What makes us happy? Many people have distinct attitudes of what makes them ‘happy’. Countless are quick to associate money with happiness. However, can we really define our happiness by the amount of money we have?
A 2010 study from Princeton University reported that people felt an increase in happiness when their incomes rose to $75,000 a year. But, this is not a simple cure for the blues. Many people find happiness in the most simplistic things, regardless of their annual income or number of possessions.
Psychologists Shigehiro Oishi and Ed Diener found that the overall happiness was greater in wealthier countries than poorer countries. Nevertheless, people from poorer countries view their lives as more meaningful. We often believe that money will insatiably fill some void that is taking over our lives. Americans are a power driven, money-oriented race, and this mindset has sunken into our culture.
True well-being is the sum of positive and negative feelings that develop when we reflect on our lives. The most rewarding experiences in life are admired because they favor hardship that blossoms into growth rather than a simple material item, like a new house or a new car.
While wealth may promote happiness, there does not appear to be any meaning in the things that money can provide. A greater percentage of people from poverty-stricken countries such as Chad and Ethiopia voiced that their lives were full of meaning rather than of wealthier countries such as France and Spain. Their lives are more meaningful because they value specifically what little they have, while wealthier people take their fortune for granted.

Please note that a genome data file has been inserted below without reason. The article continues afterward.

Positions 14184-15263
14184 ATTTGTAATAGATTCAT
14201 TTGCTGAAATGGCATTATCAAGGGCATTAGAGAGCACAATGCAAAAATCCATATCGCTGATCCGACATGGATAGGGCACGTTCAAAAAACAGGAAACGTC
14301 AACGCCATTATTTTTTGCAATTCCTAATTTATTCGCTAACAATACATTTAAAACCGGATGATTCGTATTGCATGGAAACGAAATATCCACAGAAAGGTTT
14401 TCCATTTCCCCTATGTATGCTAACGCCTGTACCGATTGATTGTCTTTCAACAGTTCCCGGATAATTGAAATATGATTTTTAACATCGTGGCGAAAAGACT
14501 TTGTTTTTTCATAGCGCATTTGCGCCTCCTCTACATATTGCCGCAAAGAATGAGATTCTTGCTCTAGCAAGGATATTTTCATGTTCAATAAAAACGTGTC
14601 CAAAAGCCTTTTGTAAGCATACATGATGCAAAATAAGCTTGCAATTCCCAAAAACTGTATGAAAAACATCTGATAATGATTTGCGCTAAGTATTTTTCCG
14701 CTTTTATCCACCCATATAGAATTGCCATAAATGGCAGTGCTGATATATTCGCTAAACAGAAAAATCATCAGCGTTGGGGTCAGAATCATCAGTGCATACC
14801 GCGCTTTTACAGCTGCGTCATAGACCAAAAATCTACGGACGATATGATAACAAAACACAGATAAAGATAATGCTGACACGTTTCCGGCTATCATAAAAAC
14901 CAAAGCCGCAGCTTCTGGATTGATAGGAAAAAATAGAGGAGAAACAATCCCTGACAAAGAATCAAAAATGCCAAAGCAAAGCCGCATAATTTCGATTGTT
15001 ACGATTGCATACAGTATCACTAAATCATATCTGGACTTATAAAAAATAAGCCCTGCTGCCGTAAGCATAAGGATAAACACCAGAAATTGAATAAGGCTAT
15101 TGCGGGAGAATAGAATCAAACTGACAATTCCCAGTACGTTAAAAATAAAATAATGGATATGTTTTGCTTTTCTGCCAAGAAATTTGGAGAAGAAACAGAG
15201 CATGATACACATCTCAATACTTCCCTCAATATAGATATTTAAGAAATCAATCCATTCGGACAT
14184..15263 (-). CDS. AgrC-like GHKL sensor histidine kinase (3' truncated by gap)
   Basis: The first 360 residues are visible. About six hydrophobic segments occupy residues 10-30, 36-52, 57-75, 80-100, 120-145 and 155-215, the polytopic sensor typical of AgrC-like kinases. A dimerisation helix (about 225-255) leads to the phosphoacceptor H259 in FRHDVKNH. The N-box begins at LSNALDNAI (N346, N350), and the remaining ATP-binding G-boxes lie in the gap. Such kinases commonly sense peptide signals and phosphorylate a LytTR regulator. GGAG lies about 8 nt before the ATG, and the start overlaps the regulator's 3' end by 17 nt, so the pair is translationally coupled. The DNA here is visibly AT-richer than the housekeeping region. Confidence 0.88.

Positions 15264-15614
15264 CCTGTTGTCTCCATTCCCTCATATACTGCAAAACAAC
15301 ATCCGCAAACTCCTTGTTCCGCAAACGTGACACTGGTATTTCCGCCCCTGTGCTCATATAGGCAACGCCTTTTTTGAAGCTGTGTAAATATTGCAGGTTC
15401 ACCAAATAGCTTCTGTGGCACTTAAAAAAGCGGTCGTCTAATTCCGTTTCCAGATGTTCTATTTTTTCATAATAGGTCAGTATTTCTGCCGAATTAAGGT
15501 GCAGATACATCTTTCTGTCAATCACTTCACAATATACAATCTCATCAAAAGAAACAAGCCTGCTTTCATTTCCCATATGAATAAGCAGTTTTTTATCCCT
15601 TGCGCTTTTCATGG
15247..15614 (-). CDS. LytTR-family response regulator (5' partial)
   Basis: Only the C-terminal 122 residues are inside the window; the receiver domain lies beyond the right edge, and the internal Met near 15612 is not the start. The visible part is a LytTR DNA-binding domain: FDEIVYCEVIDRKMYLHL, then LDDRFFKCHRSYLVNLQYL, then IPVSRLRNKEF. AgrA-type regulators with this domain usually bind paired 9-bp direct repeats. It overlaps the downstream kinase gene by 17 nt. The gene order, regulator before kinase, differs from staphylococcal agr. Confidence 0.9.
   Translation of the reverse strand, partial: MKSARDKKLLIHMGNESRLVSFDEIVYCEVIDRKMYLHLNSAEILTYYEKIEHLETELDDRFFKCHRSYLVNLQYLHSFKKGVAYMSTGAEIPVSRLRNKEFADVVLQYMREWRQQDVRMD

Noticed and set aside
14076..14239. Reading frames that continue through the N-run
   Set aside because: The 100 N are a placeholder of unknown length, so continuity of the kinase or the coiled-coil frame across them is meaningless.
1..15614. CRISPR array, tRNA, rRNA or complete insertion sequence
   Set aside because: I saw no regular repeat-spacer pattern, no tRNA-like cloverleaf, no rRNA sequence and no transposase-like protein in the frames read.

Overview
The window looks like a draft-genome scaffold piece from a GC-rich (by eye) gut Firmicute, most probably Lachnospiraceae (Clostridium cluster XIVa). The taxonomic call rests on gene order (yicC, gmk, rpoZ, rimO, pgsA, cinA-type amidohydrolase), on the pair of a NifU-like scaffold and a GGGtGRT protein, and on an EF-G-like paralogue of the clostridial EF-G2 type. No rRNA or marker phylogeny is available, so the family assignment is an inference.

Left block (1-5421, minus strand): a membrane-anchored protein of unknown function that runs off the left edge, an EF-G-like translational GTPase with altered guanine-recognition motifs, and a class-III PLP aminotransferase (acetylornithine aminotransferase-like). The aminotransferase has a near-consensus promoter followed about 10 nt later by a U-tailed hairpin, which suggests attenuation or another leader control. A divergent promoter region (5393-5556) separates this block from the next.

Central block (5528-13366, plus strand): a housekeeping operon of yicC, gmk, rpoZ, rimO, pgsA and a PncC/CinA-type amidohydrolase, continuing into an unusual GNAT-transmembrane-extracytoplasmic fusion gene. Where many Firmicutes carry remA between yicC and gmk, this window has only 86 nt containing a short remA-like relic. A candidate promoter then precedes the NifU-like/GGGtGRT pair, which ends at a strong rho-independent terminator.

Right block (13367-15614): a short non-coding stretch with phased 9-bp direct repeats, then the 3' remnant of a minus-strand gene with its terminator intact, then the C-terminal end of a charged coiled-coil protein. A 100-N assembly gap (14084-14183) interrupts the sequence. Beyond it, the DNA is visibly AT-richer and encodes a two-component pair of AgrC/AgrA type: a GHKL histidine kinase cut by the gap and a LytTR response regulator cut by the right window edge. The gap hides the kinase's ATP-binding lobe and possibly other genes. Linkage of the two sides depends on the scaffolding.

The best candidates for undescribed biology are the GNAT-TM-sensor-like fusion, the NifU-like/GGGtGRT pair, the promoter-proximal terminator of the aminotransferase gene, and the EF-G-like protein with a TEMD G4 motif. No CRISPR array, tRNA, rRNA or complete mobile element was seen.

In fact, poorer people are more likely to correlate their lives with religion. Religion brings people faith and hope like no amount of clothes or shoes can. Religion provides a sense of purpose and commitment to serving and helping others, which in a way lets people feel like they are contributing to the betterment of society and can look forward to eternal life after death.
‘Happier’ people may feel satisfied with their lives at the moment, like being in good health and being able to afford what they need without economic strain. However, people who feel their lives are meaningful can look back on their lives as a whole and know that they have experienced fulfilling social relationships, engaged in charitable acts, and overcome their most difficult obstacles.
While I do believe that money may contribute to some form of happiness, by being able to afford certain luxuries and enjoying life, true happiness is not symbolized by green paper or gold coins at all. It is measured by how you live your life with those around you and appreciate what you have.
By: JoAnna Palumbo’19, Arts and Entertainment Editor